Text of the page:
Official Journal of the European Communities

C 229 E/49

When the state of Israel was founded in 1948, 95 % of the population were Palestinian Christians (the majority of them Greek Orthodox, together with a large number of Catholics and Armenian Christians), but this percentage has now been reduced to 45 %. The exodus of Palestinian Christians mainly to Australia and North and South America has in recent months reached dangerous proportions, with Israeli armoured units entering Bethlehem, the death of 20 Palestinians last October and the destruction of 200 homes belonging to Greek Orthodox Palestinians. As seen in the barring of Arafat’s visit on Christmas night, the Sharon government is endeavouring through both military and political means to wipe out the Palestinian Christian element in Bethlehem, because this element remains true to its Arabic identity, is moderate and, because of its religious convictions, has not wandered onto the path of Islamic extremism, which would have made it politically vulnerable; it also has the support of Christian churches in the West and, in theory, would be able to survive economically through religious tourism. In addition to the general initiatives for the Middle East, what particular action does the Council intend to take with regard to the Israeli Government to ensure that the Palestinians in the Bethlehem area who are mainly Christians remain there?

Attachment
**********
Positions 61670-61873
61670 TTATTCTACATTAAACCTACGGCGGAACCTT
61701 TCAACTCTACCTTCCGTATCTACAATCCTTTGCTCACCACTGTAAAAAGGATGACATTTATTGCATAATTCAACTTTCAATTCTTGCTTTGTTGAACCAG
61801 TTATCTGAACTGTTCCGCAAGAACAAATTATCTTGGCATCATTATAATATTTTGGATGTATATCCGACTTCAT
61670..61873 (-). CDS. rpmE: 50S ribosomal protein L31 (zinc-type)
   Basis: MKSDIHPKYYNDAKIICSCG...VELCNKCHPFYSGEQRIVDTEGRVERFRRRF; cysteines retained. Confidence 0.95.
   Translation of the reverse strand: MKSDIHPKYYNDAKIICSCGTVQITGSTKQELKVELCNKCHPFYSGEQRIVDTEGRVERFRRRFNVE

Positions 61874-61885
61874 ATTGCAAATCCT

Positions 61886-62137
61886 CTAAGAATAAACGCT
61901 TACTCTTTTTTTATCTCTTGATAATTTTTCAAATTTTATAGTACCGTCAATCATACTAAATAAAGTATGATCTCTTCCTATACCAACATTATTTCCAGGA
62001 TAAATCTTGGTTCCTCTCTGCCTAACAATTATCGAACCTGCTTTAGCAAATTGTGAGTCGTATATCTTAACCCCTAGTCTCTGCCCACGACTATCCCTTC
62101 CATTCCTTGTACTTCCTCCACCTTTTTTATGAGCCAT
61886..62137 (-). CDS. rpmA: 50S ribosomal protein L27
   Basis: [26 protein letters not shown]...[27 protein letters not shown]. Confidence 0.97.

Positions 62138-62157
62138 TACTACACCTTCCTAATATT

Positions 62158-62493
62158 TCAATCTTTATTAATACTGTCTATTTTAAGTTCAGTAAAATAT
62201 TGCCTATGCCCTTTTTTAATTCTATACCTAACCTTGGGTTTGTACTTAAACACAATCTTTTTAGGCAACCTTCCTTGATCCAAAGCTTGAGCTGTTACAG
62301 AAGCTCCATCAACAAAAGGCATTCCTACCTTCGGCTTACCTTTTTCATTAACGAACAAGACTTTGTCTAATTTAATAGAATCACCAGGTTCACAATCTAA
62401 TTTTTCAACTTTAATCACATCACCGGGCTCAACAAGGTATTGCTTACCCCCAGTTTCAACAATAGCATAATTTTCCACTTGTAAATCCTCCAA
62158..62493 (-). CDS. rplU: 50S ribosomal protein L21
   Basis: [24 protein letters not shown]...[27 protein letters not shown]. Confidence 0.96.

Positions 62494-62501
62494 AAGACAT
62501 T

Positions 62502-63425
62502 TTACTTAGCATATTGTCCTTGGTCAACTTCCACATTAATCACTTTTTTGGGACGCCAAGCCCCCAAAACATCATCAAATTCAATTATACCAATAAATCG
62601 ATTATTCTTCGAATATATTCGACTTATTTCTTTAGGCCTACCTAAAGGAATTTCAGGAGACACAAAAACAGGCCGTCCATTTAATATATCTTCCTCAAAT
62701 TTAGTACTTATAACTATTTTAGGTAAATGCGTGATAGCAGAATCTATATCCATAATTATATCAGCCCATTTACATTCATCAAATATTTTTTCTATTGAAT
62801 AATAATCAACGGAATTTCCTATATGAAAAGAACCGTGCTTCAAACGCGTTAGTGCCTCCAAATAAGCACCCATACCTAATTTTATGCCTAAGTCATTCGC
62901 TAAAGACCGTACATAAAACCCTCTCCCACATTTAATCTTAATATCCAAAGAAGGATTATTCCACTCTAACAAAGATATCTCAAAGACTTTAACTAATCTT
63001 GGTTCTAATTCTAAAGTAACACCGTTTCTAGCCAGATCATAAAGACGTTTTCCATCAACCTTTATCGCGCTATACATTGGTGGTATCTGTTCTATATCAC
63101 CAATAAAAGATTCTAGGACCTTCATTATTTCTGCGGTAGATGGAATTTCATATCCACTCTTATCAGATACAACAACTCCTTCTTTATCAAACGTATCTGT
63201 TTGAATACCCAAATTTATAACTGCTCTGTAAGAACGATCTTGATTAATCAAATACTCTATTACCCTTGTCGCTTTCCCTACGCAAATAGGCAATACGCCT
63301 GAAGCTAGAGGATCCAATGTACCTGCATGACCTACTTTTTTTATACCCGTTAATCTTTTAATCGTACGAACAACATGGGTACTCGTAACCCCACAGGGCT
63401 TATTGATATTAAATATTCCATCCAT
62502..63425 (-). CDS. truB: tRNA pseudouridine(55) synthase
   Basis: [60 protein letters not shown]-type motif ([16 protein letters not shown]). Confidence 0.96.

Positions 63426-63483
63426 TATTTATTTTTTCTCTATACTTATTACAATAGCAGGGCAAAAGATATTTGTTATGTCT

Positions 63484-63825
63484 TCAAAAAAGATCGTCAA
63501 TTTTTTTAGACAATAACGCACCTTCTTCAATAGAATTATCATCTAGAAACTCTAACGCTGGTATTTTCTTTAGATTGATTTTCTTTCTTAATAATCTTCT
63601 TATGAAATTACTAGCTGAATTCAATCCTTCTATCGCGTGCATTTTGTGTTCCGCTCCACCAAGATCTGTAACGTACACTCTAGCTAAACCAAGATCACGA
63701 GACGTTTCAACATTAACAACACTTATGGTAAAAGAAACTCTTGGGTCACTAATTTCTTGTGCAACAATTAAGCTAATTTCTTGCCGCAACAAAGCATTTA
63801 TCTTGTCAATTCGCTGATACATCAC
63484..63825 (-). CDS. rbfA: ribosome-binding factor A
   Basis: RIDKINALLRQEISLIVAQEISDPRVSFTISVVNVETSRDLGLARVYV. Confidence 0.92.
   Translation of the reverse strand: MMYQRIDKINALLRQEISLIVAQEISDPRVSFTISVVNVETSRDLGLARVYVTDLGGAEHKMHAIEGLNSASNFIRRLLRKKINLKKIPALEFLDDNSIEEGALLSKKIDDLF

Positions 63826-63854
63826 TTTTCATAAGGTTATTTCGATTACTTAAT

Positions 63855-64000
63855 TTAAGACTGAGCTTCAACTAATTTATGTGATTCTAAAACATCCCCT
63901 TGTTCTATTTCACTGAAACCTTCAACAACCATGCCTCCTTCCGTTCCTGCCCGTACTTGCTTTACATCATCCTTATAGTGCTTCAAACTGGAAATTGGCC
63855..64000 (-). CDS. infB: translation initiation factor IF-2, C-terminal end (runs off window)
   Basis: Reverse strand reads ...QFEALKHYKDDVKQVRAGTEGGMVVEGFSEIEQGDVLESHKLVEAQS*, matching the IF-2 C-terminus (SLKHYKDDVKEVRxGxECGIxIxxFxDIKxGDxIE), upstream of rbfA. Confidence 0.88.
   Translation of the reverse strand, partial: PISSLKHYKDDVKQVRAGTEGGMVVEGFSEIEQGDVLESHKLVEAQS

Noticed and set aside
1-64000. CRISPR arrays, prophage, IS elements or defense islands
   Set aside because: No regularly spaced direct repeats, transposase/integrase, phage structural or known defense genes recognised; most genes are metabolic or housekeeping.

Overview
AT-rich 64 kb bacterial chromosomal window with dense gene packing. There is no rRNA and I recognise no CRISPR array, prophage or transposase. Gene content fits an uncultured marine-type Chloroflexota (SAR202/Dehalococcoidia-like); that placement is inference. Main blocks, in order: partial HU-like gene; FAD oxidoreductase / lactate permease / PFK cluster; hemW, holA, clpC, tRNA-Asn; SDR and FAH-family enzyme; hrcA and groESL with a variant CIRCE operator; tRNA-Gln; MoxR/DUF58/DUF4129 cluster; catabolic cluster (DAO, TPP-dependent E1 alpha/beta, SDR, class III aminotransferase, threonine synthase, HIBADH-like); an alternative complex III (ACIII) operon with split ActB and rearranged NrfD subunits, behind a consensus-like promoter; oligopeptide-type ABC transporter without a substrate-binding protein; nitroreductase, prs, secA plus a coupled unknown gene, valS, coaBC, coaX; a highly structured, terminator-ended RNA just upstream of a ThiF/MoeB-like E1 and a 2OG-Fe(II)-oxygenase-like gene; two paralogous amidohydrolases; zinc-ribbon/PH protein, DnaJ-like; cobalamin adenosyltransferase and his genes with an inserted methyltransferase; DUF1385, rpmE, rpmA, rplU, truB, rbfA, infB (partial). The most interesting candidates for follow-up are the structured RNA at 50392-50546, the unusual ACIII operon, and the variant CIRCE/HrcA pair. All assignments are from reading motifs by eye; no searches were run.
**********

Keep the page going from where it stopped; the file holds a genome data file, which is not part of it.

Reply (27 June 2002) The Council underlines that the important contribution which the EU as a leading donor has made in the past to avert a collapse of the Palestinian Authority and to lay the seeds for genuine economic development has, in the eyes of the Council, benefited Palestinians of all faiths in the Occupied Territories.

(2002/C 229 E/052)

WRITTEN QUESTION E-0009/02 by Erik Meijer (GUE/NGL) to the Commission (17 January 2002)